In his latter years, Bruno amused himself by decorating the external doors and painting a ‘Mondrian’ on the loggia wall. This is where I have created the summer sitting room, a corner of shade and the perfect spot to watch the sunset over the distant Tuscan hills.’

A shaded spot in the garden of this country house in rural France is often used for lunches, with a vintage metal table from 88 Antiques on Golbourne Road, garden chairs from Italy and tableware from France.

Sizes and specifications are bespoke, but as a guideline a 2.3 x 1.8 metre summerhouse with a standard black exterior and cream-painted interior is £7,500, including delivery and construction.

Could there be anything more lovely than this pavilion in the garden of designer Nicky Haslam’s sixteenth-century hunting lodge? Delicate trompe l’oeil trees have been added to the ocher yellow wall, framed beautifully by the latticework and gothic ogee entrance. On the bench are ‘Mullion’ cushion covers, £65, from Nicky’s range for Oka.

Richard Parr moved his family from London to this Cotswold farmhouse and developed it into an inspiring setting for his architectural practice. This front porch dining area is the hub of the house in the summer months. The porch was once used, as it is now, as the heart of the building, giving protection to both people and produce; to the right was a cellar, and to the left was room formerly used to make cheese and beer.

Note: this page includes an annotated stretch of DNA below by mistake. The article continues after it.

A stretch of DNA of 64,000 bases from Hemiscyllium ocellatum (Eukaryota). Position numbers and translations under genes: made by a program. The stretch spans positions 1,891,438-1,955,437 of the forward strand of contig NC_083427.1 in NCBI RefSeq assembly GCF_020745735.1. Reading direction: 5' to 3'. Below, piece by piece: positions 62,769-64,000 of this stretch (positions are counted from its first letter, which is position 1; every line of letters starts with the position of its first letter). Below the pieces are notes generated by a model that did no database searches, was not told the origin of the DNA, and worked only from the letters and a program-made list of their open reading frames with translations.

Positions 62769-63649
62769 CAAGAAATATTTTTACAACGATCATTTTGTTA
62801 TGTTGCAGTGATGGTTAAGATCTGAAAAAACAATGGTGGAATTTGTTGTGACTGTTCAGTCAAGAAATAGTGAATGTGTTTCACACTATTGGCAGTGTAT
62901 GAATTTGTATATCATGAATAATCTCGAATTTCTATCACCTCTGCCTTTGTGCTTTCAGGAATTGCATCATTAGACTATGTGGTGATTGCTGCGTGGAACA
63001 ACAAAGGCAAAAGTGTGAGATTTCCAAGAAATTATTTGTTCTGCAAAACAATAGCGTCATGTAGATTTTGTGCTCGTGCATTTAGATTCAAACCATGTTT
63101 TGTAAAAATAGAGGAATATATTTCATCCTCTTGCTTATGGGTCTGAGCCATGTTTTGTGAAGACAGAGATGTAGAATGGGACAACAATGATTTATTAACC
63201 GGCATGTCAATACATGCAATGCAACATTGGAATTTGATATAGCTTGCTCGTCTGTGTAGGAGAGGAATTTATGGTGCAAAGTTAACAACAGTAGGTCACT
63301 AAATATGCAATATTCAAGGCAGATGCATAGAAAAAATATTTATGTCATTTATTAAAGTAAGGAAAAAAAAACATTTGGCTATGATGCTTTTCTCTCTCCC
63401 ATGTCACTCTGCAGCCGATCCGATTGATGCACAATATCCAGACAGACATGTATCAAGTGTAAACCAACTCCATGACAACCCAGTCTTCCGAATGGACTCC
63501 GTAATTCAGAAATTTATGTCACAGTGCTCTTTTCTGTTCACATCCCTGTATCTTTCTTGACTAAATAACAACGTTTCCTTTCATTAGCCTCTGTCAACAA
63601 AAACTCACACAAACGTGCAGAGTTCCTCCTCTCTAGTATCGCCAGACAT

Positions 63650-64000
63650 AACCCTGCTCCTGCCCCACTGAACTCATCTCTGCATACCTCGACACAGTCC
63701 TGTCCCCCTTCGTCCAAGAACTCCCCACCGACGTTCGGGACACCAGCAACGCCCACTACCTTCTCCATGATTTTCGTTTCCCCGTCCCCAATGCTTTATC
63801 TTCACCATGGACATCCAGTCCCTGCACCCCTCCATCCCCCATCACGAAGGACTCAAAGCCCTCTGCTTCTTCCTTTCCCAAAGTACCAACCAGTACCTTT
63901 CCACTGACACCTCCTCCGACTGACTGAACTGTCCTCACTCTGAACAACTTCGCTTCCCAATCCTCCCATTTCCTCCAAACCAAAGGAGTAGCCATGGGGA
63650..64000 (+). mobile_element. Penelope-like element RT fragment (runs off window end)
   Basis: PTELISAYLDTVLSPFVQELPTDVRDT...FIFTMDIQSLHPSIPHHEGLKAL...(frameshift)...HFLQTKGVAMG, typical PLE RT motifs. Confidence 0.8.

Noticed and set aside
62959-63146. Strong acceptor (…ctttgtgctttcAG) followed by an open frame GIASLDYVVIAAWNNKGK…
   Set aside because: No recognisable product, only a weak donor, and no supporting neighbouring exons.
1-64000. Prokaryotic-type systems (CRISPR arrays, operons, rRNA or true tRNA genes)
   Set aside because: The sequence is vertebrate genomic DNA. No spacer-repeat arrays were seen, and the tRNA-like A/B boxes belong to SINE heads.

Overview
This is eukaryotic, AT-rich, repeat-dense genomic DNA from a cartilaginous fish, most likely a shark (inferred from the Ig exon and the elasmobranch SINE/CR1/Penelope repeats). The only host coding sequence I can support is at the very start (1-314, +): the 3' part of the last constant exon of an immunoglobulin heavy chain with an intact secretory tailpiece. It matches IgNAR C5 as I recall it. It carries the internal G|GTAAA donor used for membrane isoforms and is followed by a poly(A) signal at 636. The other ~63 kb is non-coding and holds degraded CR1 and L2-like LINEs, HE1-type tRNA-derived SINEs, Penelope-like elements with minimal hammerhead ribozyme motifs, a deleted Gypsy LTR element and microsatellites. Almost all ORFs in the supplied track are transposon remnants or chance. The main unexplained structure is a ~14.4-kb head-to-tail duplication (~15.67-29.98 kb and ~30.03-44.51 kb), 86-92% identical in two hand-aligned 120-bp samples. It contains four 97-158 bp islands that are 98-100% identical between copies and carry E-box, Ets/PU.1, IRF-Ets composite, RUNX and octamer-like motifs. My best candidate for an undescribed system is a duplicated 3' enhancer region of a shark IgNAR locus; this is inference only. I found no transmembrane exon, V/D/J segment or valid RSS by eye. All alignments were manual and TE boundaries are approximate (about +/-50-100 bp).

Want to see more? Take a look around Roald Dahl’s Gipsy House.

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At the Kenyan retreat of businessman Jochen Zeitz, this stylish covered seating area with its rattan furniture and outdoor rug is a place we could linger for hours. Opting for an outdoor room with a thatched roof gives shade and protection from the elements, as well as a lovely dappled light.

The old barn on the Inchrya Estate has been transformed into an idyllic events venue. On warm nights the barn doors are flung open to reveal the golden glow of the room beyond. Benches have been made out of the old roof beams.

Home to all five Dahl children, his wife Liccy, who still lives at the property, tells how it was the kind of garden where the children would wake to find their names spelled out in weed killer on the lawn to celebrate a birthday.